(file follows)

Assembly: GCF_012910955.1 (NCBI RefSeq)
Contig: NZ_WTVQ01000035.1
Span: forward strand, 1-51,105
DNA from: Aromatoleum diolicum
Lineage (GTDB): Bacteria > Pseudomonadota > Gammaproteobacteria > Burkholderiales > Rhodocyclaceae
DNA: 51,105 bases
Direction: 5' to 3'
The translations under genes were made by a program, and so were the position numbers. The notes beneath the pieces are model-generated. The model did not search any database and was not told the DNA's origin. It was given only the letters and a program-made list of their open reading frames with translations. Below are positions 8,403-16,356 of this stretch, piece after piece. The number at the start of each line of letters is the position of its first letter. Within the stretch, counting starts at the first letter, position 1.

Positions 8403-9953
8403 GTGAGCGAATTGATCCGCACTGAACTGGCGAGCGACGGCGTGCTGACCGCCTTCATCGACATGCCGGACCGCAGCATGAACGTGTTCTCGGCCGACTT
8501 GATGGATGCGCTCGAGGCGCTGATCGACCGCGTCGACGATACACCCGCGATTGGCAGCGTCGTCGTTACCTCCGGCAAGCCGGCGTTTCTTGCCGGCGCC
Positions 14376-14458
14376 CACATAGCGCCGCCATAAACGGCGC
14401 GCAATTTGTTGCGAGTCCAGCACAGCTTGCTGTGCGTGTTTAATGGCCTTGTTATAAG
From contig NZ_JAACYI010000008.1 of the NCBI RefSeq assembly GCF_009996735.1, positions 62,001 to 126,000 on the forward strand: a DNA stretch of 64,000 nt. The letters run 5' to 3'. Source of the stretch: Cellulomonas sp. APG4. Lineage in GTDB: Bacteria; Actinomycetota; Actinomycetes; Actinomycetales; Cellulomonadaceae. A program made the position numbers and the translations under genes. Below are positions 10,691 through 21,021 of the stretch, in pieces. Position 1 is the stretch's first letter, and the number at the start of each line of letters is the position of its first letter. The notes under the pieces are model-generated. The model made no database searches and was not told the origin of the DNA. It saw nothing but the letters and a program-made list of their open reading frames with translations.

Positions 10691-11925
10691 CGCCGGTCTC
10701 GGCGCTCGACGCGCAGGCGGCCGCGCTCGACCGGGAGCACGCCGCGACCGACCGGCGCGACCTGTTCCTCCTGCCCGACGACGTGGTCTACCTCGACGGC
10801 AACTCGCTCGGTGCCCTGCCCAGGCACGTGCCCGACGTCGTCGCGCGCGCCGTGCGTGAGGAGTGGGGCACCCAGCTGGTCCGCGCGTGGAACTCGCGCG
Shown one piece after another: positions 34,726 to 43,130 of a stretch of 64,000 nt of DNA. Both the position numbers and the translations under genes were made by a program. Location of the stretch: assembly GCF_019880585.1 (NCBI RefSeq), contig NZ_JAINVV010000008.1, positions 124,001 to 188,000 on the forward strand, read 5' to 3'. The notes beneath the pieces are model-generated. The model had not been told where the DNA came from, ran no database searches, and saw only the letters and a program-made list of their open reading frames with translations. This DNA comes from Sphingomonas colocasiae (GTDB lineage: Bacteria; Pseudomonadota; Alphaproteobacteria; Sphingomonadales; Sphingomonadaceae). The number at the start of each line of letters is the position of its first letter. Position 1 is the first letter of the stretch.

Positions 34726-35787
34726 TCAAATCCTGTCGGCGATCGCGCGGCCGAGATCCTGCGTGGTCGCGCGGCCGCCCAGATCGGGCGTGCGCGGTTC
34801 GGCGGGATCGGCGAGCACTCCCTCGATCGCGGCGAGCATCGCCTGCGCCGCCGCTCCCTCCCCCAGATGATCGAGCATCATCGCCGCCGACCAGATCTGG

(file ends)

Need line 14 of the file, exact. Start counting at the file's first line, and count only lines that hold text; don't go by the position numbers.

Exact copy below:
14401 GCAATTTGTTGCGAGTCCAGCACAGCTTGCTGTGCGTGTTTAATGGCCTTGTTATAAG